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Cancer Drugs Fund is not NICE replacement

Malcolm Qualie, pharmacy lead for specialised services within NHS England, speaks to PMLiVE
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England's Cancer Drugs Fund (CDF) can improve early access to innovative new oncology drugs, according to Malcolm Qualie, pharmacy lead for specialised services within NHS England.

Speaking at the recent Pharmacy Management Forum in London, Qualie told PMLiVE that recent changes to the Fund will not mean patients lose access to important new treatments as some in the industry fear.

“We're not replacing the National Institute for Health and Care Excellence (NICE),” said Qualie, responding to concerns over the introduction of a pricing assessment element to the Fund, which was launched by the Coalition Government in 2010 to pay for cancer drugs not recommended by NICE for NHS reimbursement.

The Fund was initially meant to last for three years until the introduction of value-based pricing (VBP) in the UK. However, since the UK decided to stick with PPRS for drug reimbursement, the Fund has been extended and received extra funding so patients don't miss out on cancer treatments.

Questions have been raised about the sustainability of the Fund, however, and earlier this year NHS England announced that it would be introducing a pricing assessment element to the CDF to determine if a drug can remain on the list of available treatment.

For Qualie this does not mean patients will miss out on new cancer treatments, but will instead allow the Fund to be used most effectively.

“It's a very simplistic system that gives a drug a score,” said Qualie. “This score could potentially lead to a medicine coming off the list but it gives a chance for industry to come in and talk to us about price.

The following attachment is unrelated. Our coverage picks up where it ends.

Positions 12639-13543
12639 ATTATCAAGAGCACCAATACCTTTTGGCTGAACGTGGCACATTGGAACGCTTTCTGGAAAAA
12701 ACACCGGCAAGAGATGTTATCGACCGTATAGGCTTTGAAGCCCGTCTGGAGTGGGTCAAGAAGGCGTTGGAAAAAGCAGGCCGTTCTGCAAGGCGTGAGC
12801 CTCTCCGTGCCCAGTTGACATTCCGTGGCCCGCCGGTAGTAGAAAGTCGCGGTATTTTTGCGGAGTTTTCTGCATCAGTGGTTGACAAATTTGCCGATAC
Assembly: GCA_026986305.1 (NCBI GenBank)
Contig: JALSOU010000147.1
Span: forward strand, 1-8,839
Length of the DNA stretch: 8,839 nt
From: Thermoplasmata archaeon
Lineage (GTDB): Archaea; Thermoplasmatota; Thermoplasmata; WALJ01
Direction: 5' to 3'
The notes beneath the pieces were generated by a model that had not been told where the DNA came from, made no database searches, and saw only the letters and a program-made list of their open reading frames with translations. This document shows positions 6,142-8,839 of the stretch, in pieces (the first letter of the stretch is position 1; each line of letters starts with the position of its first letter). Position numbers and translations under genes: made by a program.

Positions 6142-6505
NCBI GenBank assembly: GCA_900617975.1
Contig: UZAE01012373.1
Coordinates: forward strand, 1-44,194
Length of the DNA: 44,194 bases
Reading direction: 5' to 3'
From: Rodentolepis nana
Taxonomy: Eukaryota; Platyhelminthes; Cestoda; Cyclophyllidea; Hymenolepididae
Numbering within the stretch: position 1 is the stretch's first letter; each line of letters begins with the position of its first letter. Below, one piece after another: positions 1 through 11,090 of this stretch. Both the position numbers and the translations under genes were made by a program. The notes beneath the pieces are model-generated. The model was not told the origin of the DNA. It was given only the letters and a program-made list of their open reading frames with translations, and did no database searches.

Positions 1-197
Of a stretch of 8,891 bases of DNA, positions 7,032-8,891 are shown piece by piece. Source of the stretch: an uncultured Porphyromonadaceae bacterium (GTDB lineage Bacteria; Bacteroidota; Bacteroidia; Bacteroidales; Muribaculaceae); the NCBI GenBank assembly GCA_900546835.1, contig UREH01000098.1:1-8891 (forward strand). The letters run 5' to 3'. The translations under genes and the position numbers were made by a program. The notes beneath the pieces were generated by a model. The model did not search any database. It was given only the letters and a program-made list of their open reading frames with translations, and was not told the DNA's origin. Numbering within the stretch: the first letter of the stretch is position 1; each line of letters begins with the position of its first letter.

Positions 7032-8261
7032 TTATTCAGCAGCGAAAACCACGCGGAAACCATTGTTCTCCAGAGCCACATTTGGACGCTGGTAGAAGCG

“Some in the industry will moan about it and say that the CDF shouldn't exist and that NICE should be changing the way it reviews cancer drugs. But our goal with the extra money we now have  - £280m – is to use that as effectively as possible to bring the right drugs to the right people.”

Roche's Kadcyla ado-trastuzumab emtansine

Roche's Kadycla is one of several new medicines available on the NHS via the Cancer Drugs Fund

The likely effect is that it will be older, less effective drugs that are removed from the list rather than newer treatments, said Qualie.

“Companies that have new drugs coming to market are more than happy to see older drugs less effective drugs coming off the list,” he said. “And we have always said that any area where there is an unmet need those drugs will stay on the list as long as they have the evidence.”

Instead, changes to the CDF could actually benefit pharma by allowing for early access of medicines in the UK.

“If we can get this right companies will be able to gain market access just weeks after launch,” said Qualie, who explained that by being available through the fund, NICE will be able to collect and assess data from a drug's use in the real world over a period of months so it can then make its recommendation based on more than just clinical trial data.

“By having this early access where we have on drug in use on the NHS for 12 months to two years we will have a much better understanding of how that drug works and whether it is producing the benefits suggested in clinical trials.

“It will allow NICE to have a much more assured position on whether that drug is cost effective in the NHS.”

Article by
Thomas Meek

11th December 2014

From: Sales, Healthcare



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